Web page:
Charities, like the rest of us, have had to move along with the media revolution in order to keep themselves noticed, and the Internet has, in most cases, become many charities’ main source of marketing, and a hub for fundraising and donations.
While in the past they may have relied upon paper leaflets, posters, and by word of mouth, the Internet allows charities to pool far more resources than ever before; a wealth of information from numerous sources, videos that illustrate causes and campaigns, buttons for making donations and sharing fundraising ideas, and communities dedicated to a single cause are all helping to pull many charities into the future, as well as ensuring they gain our attention today.
Why the Internet is an essential tool for charities?
The Internet provides a ready-made platform for promotion, and applications such as Twibbon enable us to support our favorite causes in the most public of ways, with a sticker on our profile pictures and pages. As well as increasing the amount of resources on offer, the Internet can also expand a charity’s reach far beyond the local community; SEO isn’t just useful for online retailers, after all.
Without the internet, many charities would simply struggle to keep up with their counterparts; if the information isn’t online these days, it will simply pass most of them by. And keeping up with these daily digital advancements, charities place themselves in a better position to grow and develop in our hearts, minds, and on the webpages as well.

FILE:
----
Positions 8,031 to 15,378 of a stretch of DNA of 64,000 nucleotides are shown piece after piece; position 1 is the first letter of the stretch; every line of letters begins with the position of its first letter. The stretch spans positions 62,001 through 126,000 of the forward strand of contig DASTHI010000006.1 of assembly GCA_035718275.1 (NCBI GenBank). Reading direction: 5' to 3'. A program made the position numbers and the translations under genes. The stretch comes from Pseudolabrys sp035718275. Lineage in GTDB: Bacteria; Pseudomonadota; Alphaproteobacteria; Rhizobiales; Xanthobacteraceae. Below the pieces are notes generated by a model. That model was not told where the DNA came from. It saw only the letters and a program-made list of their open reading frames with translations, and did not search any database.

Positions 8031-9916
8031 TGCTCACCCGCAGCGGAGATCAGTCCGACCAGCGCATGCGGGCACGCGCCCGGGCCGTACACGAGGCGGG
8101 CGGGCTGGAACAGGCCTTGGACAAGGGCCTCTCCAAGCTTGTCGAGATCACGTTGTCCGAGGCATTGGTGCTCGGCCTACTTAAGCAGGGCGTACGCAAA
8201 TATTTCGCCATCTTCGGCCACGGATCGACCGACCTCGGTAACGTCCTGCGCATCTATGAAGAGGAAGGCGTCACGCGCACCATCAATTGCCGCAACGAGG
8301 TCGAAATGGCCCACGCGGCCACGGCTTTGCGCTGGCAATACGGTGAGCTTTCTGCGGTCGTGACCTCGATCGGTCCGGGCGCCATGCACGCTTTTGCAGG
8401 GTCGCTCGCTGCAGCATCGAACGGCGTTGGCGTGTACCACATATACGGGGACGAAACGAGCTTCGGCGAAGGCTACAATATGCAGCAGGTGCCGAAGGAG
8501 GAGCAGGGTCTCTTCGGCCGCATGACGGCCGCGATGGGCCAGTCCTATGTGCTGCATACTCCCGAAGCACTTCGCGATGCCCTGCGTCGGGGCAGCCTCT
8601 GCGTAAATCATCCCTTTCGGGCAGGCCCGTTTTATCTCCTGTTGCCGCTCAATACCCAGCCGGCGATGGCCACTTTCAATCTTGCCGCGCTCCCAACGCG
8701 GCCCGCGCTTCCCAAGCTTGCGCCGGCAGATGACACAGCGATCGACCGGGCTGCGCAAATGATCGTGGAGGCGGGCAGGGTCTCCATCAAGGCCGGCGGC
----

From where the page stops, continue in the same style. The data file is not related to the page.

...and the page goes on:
The importance of the internet for charities on a global scale
As the saying goes that “charity begins at home,” that is equally true of our access to many charities online. We are far more likely to have heard of causes close to home than we those overseas, and it can be difficult to raise funds, and donate to charities for which we have little understanding; the internet, however, is fast bridging the divide. Charities in Africa, for instance, can find it particularly difficult to compete with those from western world, yet they rely on global support and foreign funding to simply exist, sometimes far more so than national charities that have access to government funding or expensive marketing campaigns.
The Gede Foundation, which was founded by Jennifer Atiku in 2002, has a particularly compelling cause for us to support, and it is only due to the internet that many people will have heard of it. This worthy cause is dedicated to eradicating the stigma of HIV and AIDS, as well as breaking other taboos, supporting those affected by HIV/AIDS, striving to research, and encouraging the government to research treatments and cures.
Its cause is a global one, and is not just relevant to Nigeria, the country in which it was founded; due to the internet, and its ability to communicate on a global level, people outside of Nigeria are now talking about the Gede Foundation, and are recognizing that the stigma of such diseases really does exist, even on our own doorstep. In addition, Jennifer Atiku and her expanding team are able to share details of their research network, their various programs, and appeal for further assistance.
The internet really does shrink the world, much to the gain of charities in the furthest reach. It is, therefore, absolutely essential for charities to make their online presence felt, perhaps even more now than ever before. As the ways in which we discover information changes, so too do the ways in which we support charities and donate to causes close to our hearts; only by staying current, and keeping information within easy reach, can charities, particularly those miles from our doorsteps, hope to gain our hearts.
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